For more information about this Call for Papers, please contact the Special Issue Editors Julian Birkinshaw, London Business School ([log in to unmask]), Marcus M. Larsen, Copenhagen Business School ([log in to unmask]), Yue Maggie Zhou, Ross School of Business, University of Michigan ([log in to unmask]), and Gabriel R.G. Benito, BI Norwegian Business School ([log in to unmask]).
Deadline for submission: December 1, 2020
Expected date of publication: 2022
Anderson, P. (1999). Complexity theory and organization science. Organization Science, 10(3), 216-232.
Asmussen, C.G., G.R.G. Benito, and B. Petersen. (2009). Organizing foreign market activities: From entry mode choice to configuration decisions. International Business Review, 18(2), 145-155.
Asmussen, C.G., M.M. Larsen, and T. Pedersen. (2016). Organizational adaptation in offshoring: The relative performance of home- and host-based learning strategies. Organization Science, 27(4), 911-928.
Benito, G.R.G., B. Petersen, and L.S. Welch. (2009). Towards more realistic conceptualisations of foreign operation modes. Journal of International Business Studies, 40(9), 1455-1470.
Birkinshaw, J.M. and T. Pedersen. (2009). Strategy and management in MNE subsidiaries. In Rugman A. (ed.), The Oxford Handbook of International Business (2nd edition), Oxford: Oxford University Press, 380-401.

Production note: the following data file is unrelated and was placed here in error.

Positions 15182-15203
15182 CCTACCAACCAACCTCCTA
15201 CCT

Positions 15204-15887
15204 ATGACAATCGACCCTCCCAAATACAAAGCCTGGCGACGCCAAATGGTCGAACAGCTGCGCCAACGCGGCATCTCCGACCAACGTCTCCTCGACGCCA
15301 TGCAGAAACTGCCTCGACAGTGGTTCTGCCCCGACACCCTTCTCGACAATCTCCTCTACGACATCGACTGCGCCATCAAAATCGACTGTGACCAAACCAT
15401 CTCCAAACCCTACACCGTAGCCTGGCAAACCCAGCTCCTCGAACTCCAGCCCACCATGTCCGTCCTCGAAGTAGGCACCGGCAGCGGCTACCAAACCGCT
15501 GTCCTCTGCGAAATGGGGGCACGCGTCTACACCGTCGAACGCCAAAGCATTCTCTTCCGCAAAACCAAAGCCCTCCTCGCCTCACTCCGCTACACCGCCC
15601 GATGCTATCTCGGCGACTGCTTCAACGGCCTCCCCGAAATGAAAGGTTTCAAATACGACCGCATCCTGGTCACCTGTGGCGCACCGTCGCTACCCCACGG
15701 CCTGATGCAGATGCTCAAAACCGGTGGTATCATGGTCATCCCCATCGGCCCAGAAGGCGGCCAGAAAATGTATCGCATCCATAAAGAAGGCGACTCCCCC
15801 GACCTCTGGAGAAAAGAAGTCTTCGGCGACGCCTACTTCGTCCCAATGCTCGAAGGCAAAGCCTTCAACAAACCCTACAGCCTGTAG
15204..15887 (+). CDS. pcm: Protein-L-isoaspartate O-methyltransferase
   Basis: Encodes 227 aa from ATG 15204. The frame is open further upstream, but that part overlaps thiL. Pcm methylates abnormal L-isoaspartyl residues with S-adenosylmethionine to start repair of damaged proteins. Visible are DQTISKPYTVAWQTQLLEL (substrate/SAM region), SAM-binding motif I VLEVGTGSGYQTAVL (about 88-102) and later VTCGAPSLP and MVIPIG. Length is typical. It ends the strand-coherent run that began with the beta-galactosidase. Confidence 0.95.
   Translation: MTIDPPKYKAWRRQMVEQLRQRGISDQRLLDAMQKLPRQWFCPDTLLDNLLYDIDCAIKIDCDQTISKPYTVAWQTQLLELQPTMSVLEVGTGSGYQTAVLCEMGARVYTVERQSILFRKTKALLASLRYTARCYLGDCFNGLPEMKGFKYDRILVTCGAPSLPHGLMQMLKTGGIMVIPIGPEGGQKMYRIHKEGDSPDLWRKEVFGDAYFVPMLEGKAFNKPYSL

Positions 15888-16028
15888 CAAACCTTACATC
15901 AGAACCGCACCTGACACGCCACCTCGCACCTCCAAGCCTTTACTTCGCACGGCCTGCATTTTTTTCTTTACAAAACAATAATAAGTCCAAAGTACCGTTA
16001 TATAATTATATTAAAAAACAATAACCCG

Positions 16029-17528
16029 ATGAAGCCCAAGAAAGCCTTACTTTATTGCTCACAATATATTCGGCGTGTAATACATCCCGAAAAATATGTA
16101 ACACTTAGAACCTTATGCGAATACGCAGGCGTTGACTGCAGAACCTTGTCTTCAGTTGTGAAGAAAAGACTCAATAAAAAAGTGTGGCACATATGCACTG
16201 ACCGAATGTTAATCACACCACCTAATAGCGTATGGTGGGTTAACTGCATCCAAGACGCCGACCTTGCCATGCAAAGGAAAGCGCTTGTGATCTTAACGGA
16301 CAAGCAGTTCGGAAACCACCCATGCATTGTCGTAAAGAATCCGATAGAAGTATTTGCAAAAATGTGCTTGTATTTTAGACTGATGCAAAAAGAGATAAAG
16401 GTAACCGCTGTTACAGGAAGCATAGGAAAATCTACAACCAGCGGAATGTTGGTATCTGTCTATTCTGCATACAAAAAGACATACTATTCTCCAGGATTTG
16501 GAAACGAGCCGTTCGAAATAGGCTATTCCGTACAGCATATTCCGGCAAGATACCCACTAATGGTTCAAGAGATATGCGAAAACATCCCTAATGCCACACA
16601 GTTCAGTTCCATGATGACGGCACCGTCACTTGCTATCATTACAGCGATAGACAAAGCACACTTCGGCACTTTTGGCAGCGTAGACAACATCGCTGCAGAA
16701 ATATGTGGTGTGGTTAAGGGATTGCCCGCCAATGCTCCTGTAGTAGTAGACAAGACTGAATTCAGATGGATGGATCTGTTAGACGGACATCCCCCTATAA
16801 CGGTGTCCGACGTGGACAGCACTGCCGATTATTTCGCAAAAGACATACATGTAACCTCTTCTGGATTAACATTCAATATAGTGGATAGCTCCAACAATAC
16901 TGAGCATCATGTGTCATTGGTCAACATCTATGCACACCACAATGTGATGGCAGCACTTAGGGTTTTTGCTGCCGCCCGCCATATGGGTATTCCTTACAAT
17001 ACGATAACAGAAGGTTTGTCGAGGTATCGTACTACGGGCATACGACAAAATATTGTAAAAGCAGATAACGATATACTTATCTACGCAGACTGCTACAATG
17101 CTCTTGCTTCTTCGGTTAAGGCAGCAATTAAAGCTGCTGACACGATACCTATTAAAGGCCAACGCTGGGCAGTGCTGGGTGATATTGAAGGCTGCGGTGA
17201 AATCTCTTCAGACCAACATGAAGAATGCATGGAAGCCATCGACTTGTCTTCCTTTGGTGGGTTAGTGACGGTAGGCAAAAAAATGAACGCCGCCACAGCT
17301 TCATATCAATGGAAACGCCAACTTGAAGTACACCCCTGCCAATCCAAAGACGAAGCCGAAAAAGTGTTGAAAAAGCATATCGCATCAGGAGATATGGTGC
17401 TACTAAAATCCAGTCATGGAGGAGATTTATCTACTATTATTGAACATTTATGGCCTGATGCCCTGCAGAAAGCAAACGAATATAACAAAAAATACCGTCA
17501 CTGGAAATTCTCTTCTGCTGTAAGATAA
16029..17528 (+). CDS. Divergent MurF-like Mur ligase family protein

Gupta, A.K. and Govindarajan, V. (2000). Knowledge flows within multinational corporations. Strategic Management Journal, 24(4), 473-496.
Levinthal, D.A. (1997). Adaptation on rugged landscapes. Management Science, 43(7), 934–950.
Meyer, K.E., R. Mudambi, and R. Narula. (2011). Multinational enterprises and local contexts: The opportunities and challenges of multiple embeddedness. Journal of Management Studies, 48(2), 235-252.
Powell, T.C., D. Lovallo, and C. Caringal. (2006). Causal ambiguity, management perception, and firm performance. Academy of Management Review, 31(1), 175-196.
Rivkin, J.W. (2001). Reproducing knowledge: Replication without imitation at moderate complexity. Organization Science, 12(3), 274 –293.
Simon, H.A. (1962). The architecture of complexity. Proceedings of the American Philosophical Society, 106, 467-482.